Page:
Rick Thalacker is a Master of Science student in Geography at the University of North Dakota. He holds a Bachelor of Science in Land Use with a Geology emphasis and GIS certification from Metropolitan State College of Denver. This research is focused on 3-D mapping techniques for soil channelization in agricultural fields using digital camera LiDAR and Structure from Motion (SfM) techniques and GIS.
3D mapping techniques for soil channelization in agricultural fields using Aerial and digital camera LiDAR and GIS
Fellow: Rick J Thalacker
Advisor: Gregory S. Vandeberg, Ph.D., Associate Professor and Graduate Director, Department of Geography, University of North Dakota.
Degree Progress: M.S. in Geography expected graduation in spring 2014.
- Soil erosion is a worldwide problem that can negatively impact surface water through the introduction of sediment, nutrients (eg. nitrogen, phosphorus), pesticides, and other chemicals. These pollutants can be toxic to aquatic and terrestrial biota, as well as impact anthropogenic uses of surface water for drinking, agriculture, and industry. Soil erosion is often exacerbated by agricultural and other types of land use. In North Dakota, more than 28.1 million surface acres are in cropland, and 9.9 million in rangeland. The North Dakota State Water Commission has identified soil erosion as a concern in contributing to sedimentation in lakes and reservoirs. In particular, soil erosion in the Red River basin has been identified as a problem due to the loss of soil, and the pollution of lakes and streams. Local soil conservation districts work with local producers, the Natural Resource Conservation Service, and other state and federal agencies to implement best management practices to reduce the amount of soil erosion. Identifying locations prone to soil erosion can help agencies to prioritize their efforts for implementing best management practices.
- The identification of soil erosion or soil erosion potential has been addressed using many different techniques. Erosion surveys allow for on the ground mapping and/or the use of aerial photos to map erosion. These surveys can be time consuming and expensive. Erosion indexes and rainfall intensity have also been used to map erosion, or erosion potential. Empirical and process-based models such as the Universal Soil Loss Equation (USLE), Revised Universal Soil Loss Equation (RUSLE), Water Erosion Prediction Project (WEPP) and Surface and Water Assessment Tool (SWAT) allow for the prediction of sediment runoff as well as changes to runoff and water quality based on different management and cropping scenarios. These methods evaluate overall erosion, or loading to local surface water, but do not pinpoint locations of increased erosion potential.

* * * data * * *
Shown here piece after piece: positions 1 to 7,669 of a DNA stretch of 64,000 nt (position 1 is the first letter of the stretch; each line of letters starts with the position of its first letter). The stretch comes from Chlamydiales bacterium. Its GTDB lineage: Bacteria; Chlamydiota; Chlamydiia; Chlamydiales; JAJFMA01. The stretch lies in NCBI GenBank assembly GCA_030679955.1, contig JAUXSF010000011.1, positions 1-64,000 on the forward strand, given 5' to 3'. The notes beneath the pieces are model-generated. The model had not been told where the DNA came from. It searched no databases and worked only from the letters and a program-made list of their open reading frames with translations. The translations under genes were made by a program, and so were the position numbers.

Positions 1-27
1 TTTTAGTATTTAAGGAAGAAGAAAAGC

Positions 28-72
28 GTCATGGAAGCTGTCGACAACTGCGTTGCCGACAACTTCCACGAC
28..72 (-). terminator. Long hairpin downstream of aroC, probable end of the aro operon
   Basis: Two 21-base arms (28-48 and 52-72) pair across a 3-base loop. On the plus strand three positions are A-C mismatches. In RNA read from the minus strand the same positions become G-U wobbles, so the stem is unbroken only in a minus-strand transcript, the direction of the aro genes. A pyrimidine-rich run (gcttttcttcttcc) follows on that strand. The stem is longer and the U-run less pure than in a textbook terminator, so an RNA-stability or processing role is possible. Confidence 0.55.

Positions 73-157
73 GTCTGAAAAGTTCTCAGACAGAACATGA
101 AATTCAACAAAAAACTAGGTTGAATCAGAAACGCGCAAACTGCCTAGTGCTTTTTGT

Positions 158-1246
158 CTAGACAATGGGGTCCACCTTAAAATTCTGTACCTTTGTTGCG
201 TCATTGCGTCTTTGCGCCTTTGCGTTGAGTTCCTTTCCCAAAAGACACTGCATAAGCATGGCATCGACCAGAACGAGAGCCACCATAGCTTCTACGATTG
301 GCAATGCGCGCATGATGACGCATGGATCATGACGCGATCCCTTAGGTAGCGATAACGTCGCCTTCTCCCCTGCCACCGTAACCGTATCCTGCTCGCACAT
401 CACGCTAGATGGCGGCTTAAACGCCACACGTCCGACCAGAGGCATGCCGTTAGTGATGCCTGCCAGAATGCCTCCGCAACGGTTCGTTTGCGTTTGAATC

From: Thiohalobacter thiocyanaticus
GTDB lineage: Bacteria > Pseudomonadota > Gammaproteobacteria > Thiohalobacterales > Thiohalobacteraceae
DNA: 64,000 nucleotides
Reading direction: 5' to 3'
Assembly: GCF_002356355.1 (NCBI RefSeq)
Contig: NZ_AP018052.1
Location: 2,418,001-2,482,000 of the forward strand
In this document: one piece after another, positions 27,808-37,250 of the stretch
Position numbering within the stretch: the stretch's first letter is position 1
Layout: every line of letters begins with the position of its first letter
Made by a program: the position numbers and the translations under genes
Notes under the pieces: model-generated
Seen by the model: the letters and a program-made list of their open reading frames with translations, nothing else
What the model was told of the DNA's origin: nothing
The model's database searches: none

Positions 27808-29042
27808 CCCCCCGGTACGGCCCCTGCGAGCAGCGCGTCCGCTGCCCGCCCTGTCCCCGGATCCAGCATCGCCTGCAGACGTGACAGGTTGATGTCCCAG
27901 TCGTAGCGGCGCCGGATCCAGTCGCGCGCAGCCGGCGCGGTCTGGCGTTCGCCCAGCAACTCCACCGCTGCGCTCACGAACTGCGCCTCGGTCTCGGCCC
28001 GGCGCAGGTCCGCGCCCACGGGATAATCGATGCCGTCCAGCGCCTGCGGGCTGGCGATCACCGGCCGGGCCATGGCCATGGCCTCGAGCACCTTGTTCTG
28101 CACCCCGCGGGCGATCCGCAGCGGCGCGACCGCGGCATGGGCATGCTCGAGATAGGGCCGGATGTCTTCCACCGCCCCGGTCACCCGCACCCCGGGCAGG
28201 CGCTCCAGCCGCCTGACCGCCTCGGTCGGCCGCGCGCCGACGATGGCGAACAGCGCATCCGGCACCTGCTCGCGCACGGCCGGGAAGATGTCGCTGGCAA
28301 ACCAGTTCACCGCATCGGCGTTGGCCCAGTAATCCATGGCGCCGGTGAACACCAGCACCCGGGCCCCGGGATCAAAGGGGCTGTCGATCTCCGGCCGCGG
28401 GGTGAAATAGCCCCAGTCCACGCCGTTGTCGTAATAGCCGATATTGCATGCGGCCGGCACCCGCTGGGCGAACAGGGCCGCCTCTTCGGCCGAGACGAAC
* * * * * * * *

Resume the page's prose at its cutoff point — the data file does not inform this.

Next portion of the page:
- The purpose of this study is to identify and model soil erosion or potential soil erosion using Digital Camera LiDAR to create high resolution Digital Elevation Models (DEM’s) in a GIS.
- Identify critical areas of surface erosion identified by gullies, and inlets from agricultural ditches to the upper Turtle River and Forest River watersheds of North Dakota using SPI. The identification of these critical areas will allow for the implementation of precision conservation techniques to decrease impacts to surface water quality. The results of this pilot study can be translated to the greater Red River valley area to identify critical areas of erosion.
- To investigate soil erosion and how to best identify, model and represent soil channelization using a new and exciting remote sensing technique referred to as “digital camera LiDAR” using “Structure from Motion” (SfM) techniques and software.
- The results of this study will be used to compare data between airborne LiDAR and digital camera based LiDaR data of the Red River Valley. This research promises to be a new and economical approach to creating field-scale LiDAR data sets for erosion and other studies using free open source software and digital cameras. The proposed study areas are the upper Turtle River and Forest River watersheds in Grand Forks and Walsh County, ND.
The applicant is in his second semester of graduate research currently working on software models to be used with field-based data.
Anticipated results and benefits:
Stream Power Index’s (SPI’s) created from Digital Elevation Models (DEM’s) will be produced to identify potential critical erosion areas adjacent to the Turtle and Forest Rivers above Larimore and Fordville dams. As part of this study, the models produced from the airborne vs. digital camera LiDAR will be compared. SPI’s at or above critical erosion levels can be used to target precision conservation in individual fields adjacent to the Turtle and Forest Rivers. This information can be used by landowners, the local Soil Conservation District as well as the Red River Resource Conservation and Development Council. A comparison between the airborne LiDAR and digital camera LiDAR will help to determine the viability of using digital camera LiDAR for applications such as this. The results of this research will be submitted to a journal such as Catena or the Journal of Environmental Quality.
Gregory S. Vandeberg, Ph.D.
Associate Professor and Graduate Director
Department of Geography
O'Kelly-Ireland Hall Room 161
University of North Dakota
221 Centennial Drive Stop 9020
Grand Forks, ND 58202-9020